I do not wish to intervene in this new phase of the old struggle between the highlands and lowlands of Scotland. I wish to ask a question about a Committee which is being set up. Before doing so I desire to congratulate the Minister and his Department on the way in which they have coped with this outbreak. I had not the good fortune to hear the whole of the speech of the Minister, and I am in some little doubt as to the kind of Committee which is being set up. I have heard it referred to as a Select Committee of the House, and as a Departmental Committee.
I understand that the Chairman is the right hon. Gentleman the Member for Chelmsford (Mr. Pretyman). Part of the duty of the Committee will be to inquire into the causes of the recent outbreak. Will the inquiry include an 175 inquiry into the action of the local authorities, because some grave reflections have been made in respect to the local authority in Newcastle-on-Tyne? The Minister is probably aware that at the meeting of the Kent County Council Cattle Diseases Committee there was a quotation read from a letter which stated that had there been the slightest skilled inspection at Newcastle market, for example, the whole of this widespread outbreak might have been checked at the outset. The letter was written by a very prominent official in the Department.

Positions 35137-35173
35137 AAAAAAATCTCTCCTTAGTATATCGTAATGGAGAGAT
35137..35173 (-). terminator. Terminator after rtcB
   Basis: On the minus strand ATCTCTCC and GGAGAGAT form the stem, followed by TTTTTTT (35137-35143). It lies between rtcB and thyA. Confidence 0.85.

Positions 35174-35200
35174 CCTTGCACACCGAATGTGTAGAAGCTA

Sir A. BOSCAWEN
Perhaps the hon. Member will remember that I stated in this House that the quotation was from a private letter, which was never intended for publication. The whole circumstances will be inquired into.